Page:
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Kershaw Has a Problem That Isn’t Really a Problem

As one of the greatest pitchers of our generation, one might think that it is extremely unlikely that Clayton Kershaw would have what we would consider a ‘problem.’ As a seven-time All-Star, a three-time (potentially four-time) Cy Young winner, and an NL MVP, Kershaw has been the model of consistency over the past number of seasons, and as his career progressive ERA would dictate, he gets better each and every season. But if there were one knock on Kershaw, especially over the last season, he has been extremely prone to the long ball. His HR/9 rate in 2017 was 1.18, significantly higher than his previous high, which rang in at 0.92 in 2008. Between 2008 and 2017, the highest HR/9 during that span was 0.63 in 2012.

Also at a career high this season was his HR/FB rate. This season, he came in at 15.9%, compared to his previous career high, which also came in 2008, at 11.8%. So it wasn’t just an increased number of fly balls that led to his inflated HR/9, but as we can see with the high HR/FB rate, more of the fly balls hit left the yard.

Expanding on that even further, in his regular-season career, Kershaw has given up 128 home runs. Of those 128, 75 of them have been solo home runs (58.6%). This season, of the 23 home runs Kershaw surrendered, 15 of them were solo shots (65.2%). League-wide this season, of the 6105 home runs that were hit, 3495 were of the solo variety. This is 57.2%. Kershaw’s career average is on par with the major-league average, but this year, there is a significant spike in the percent of solo home runs that Kershaw gave up. Is this because Kershaw took it easy with the bases empty? Or because hitters have finally realized that stringing together three hits in an inning off of Kershaw can seem about as impossible as licking your elbow? (Real question is how many of you just tried to lick your elbow.)

Whether or not 2017 will turn out to be an outlier for Kershaw in terms of the home-run ball remains to be seen. Will hitters continue on the same trend, thinking that the long ball is the only way to beat Kershaw? Only time will tell. As for things we do know, while giving up the most home runs of his career, Kershaw still remained near the top of the list of best pitchers in the game. And while he missed six starts in July/August, he will still receive numerous Cy Young votes, although I predict he will come up short.

Kershaw, as proven last Thursday night in the Dodgers’ 11-1 rout of the Cubs to clinch the NL Pennant, remains terrific. The home run that Kershaw gave up to Kris Bryant was a cheap one. The ball was hit at 94mph, at a 32 degree launch angle. The expected average given that combination is an abysmal .136, and is a home run just 6% of the time (via Mike Petriello). Granted, not all home runs that Kershaw gives up are like that, but maybe Kershaw just ran into some bad luck this past season.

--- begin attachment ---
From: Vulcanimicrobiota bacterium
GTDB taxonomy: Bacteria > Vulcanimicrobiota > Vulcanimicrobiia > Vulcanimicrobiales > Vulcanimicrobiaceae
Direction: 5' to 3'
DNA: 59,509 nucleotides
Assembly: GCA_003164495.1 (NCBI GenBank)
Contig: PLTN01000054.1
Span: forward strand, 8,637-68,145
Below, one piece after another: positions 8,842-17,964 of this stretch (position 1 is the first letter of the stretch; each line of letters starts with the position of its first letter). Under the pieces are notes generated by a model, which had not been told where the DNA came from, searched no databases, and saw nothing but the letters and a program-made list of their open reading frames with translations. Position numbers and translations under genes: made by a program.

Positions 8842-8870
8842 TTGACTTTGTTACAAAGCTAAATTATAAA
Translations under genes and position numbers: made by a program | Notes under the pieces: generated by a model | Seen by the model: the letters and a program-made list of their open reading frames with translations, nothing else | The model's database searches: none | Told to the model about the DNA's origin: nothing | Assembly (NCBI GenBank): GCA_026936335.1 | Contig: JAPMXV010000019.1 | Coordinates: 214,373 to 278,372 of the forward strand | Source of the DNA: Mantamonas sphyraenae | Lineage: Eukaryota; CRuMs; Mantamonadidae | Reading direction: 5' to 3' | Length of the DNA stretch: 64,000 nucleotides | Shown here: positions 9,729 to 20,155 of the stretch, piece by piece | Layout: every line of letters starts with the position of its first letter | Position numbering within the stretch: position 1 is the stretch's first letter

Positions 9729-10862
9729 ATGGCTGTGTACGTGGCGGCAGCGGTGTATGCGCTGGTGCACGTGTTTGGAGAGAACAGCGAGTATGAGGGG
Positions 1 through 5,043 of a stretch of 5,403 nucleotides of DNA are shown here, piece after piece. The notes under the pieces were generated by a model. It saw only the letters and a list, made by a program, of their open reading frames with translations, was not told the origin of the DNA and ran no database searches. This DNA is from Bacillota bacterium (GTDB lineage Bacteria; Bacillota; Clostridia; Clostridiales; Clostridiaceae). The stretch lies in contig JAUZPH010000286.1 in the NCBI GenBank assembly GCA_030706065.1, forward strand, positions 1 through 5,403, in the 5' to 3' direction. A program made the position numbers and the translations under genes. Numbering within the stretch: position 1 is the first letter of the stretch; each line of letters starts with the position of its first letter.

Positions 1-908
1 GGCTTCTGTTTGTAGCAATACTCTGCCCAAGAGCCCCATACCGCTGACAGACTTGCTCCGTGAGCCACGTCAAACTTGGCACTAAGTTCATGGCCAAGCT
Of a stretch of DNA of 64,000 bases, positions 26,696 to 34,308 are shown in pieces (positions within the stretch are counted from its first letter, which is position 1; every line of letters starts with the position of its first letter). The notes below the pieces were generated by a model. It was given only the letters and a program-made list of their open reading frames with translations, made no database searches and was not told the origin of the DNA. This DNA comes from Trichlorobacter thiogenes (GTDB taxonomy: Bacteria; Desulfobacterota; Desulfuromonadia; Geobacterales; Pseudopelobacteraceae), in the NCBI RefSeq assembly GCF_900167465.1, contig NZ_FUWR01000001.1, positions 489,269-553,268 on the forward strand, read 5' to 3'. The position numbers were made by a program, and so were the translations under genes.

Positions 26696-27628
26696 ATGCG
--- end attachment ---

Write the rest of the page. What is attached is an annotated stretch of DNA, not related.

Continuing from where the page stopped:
So given Kershaw’s resume, and the fact that he somehow finds a way to lower his career ERA each and every season, just how good could Kershaw be next year if he fixes his “problem?” The sky’s the limit, and if anyone could reach the sky, it would be Kershaw.


Jerry Layne May Have Cost the Nationals Their Season

Let’s set the scene here. Top of the fifth inning, two out, two on. Your ace has come into the game, and given up the lead. All you’re looking to do is to minimize the damage. Just when it looks like you’re out of the jam with a big strikeout from Scherzer, the ball scoots between Wieters’ legs, and heads to the backstop. The one wrinkle, you might ask? Oh yeah, Wieters gets hit on the backswing by Baez. Now, there was no doubt in anyone’s mind that Baez hit Wieters, or so we think. The average casual baseball fan might be wondering if something could be called.

Some more experienced baseball fans may be inclined to say that was unintentional backswing interference, but in this scenario, that is wrong. Some may think that since Baez didn’t hit him intentionally, there should be no penalty.

Now for the good stuff. In the Official 2017 MLB Rulebook, the comment under rule 6,01 a) states:

“If a batter strikes at a ball and misses and swings so hard he carries the bat all the way around and, in the umpire‚Äôs judgment, unintentionally hits the catcher or the ball in back of him on the backswing, it shall be called a strike only (not interference). The ball will be dead, however, and no runner shall advance on the play.”

and the PBUC manual even goes slightly further to elaborate on this. On top of the official MLB ruling, it adds, “If this infraction should occur in a situation where the batter would normally become a runner because of a third strike not caught, the ball should be dead and the batter declared out.”

So was Wieters right to be frustrated with the non-call? Absolutely. Should Dusty have tried his case a bit further? Probably. Jerry Layne and his crew missed a call that ended up costing the Nationals two runs in a game that they ended up losing by a single run. If Layne gets this call right, does Scherzer get another inning? Does getting out of a jam wake up the Nationals’ bats for a big inning to propel them to the NLCS? I guess we’ll never know.